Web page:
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1 point by herdrick 3777 days ago | link | parent | on: Arc 3.1 (works on latest MzScheme)

Why is it faster? I would think that banning list mutation would only slow down a program that had originally used it.

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5 points by rntz 3777 days ago | link

I presume arc3.1 is only faster if you use plt4, which is attributable to plt4 being faster than mzscheme 372 thanks to improvements to the language implementation. The speed boost obviously doesn't come from making conses immutable, since Arc still has mutable conses.

If you're asking why immutable conses could speed up a programming language in general, well, a compiler can make more powerful optimizations if it's allowed to assume that lists won't mutate mid-flight. Obviously a specific program that used mutability of conses would need to be rewritten, and might end up faster or slower; but code that doesn't take advantage of the mutability of conses (of which there is a lot, Scheme having the functional heritage it does) can be speeded up.

Of course, given that Arc's mutable conses are accomplished by using pointer hacking to mutate plt4's supposedly immutable conses, one would hope the plt4 compiler doesn't take real advantage of the immutability of their conses, otherwise it might make assumptions that Arc will break, leading to difficult-to-detect bugs.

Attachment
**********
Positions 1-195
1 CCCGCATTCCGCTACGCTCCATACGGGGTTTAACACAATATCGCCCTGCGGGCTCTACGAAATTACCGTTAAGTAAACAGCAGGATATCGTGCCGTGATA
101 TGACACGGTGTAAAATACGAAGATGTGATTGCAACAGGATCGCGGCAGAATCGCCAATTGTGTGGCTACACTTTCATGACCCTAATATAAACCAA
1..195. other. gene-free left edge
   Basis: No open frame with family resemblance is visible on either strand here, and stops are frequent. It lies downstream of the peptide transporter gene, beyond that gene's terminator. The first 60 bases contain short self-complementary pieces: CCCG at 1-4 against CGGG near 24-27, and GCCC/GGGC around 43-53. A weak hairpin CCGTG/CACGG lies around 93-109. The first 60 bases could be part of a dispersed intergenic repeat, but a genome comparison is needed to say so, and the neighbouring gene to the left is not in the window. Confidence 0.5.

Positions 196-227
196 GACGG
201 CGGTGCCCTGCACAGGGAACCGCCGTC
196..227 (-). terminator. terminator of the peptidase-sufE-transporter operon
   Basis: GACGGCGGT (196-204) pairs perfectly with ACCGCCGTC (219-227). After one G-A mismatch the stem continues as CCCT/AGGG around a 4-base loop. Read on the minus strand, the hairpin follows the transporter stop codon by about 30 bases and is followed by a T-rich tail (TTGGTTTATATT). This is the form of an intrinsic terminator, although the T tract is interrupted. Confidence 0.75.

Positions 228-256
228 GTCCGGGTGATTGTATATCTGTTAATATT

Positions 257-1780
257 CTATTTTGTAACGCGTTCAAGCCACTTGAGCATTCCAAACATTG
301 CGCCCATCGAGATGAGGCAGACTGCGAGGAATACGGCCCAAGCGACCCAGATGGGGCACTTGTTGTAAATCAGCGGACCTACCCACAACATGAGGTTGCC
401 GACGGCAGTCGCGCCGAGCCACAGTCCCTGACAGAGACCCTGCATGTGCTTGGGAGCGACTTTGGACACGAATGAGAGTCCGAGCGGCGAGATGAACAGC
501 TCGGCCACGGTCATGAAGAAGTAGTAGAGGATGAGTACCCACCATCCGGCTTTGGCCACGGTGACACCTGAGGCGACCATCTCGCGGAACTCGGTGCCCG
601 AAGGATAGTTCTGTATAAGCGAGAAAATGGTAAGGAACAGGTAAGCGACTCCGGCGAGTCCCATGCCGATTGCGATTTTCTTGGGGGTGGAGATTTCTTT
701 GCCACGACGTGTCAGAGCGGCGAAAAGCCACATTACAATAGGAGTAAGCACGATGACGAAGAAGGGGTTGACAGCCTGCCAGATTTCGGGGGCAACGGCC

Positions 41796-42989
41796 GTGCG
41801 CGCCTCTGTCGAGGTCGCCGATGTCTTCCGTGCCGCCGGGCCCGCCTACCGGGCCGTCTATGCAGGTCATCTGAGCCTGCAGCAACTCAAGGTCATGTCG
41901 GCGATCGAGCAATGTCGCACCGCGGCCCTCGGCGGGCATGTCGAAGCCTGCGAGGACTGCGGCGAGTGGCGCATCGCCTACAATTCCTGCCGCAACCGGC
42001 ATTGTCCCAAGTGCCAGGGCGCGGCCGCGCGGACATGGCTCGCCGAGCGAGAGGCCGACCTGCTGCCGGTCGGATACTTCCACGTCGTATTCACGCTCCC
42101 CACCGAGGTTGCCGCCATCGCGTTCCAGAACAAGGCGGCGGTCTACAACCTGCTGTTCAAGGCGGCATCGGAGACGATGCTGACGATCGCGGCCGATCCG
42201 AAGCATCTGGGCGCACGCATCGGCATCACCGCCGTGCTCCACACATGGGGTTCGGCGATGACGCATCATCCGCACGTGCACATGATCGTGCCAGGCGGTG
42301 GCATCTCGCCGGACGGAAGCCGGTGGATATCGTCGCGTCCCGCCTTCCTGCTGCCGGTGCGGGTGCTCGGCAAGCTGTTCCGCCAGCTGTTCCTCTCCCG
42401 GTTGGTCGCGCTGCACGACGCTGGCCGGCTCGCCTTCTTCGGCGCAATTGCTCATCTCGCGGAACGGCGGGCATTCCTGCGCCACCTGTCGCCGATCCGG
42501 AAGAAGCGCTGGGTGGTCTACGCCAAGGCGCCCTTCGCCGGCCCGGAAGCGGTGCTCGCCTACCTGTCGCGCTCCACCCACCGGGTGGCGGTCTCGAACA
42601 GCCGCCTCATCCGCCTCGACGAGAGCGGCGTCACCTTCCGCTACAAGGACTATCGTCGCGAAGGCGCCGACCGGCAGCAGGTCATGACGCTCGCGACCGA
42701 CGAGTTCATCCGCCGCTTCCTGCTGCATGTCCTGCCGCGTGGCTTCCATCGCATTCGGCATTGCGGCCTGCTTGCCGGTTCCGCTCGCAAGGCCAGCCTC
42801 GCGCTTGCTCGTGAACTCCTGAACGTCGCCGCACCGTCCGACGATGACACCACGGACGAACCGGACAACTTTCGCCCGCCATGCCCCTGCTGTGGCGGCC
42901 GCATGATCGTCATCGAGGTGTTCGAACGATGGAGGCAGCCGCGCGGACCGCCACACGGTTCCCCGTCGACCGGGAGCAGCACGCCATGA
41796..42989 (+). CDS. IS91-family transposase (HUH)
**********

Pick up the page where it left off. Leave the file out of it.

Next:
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1 point by herdrick 3775 days ago | link

Arc's mutable conses are accomplished by using pointer hacking to mutate plt4's supposedly immutable conses,

Really?

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5 points by rntz 3775 days ago | link

  ; Eli's code to modify mzscheme-4's immutable pairs.

  ;; to avoid a malloc on every call, reuse a single pointer, but make
  ;; it thread-local to avoid races
  (define ptr (make-thread-cell #f))
  (define (get-ptr)
    (or (thread-cell-ref ptr)
        (let ([p (malloc _scheme 1)]) (thread-cell-set! ptr p) p)))

  ;; set a pointer to the cons cell, then dereference it as a pointer,
  ;; and bang the new value in the given offset
  (define (set-ca/dr! offset who p x)
    (if (pair? p)
      (let ([p* (get-ptr)])
        (ptr-set! p* _scheme p)
        (ptr-set! (ptr-ref p* _pointer 0) _scheme offset x))
      (raise-type-error who "pair" p)))

  (define (n-set-car! p x) (set-ca/dr! 1 'set-car! p x))
  (define (n-set-cdr! p x) (set-ca/dr! 2 'set-cdr! p x))
Really. (This is an excerpt from arc3.1's ac.scm.)

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4 points by herdrick 3869 days ago | link | parent | on: Request for Bugs

Nope. All you can do is use mcons ('mutable cons'), mcar, mcdr, etc. But apparently there are only a few functions that work with these things. It's like using lists in a language that doesn't support lists well. Useless.

  > (require scheme/mpair)
  > (require (lib "1.ss" "srfi"))
  > (lset-difference eq? (list 1 2) (list 2 3))
  (1)
  > (lset-difference eq? (mlist 1 2) (mlist 2 3))
  {1 2}
This really burns me.

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3 points by CatDancer 3867 days ago | link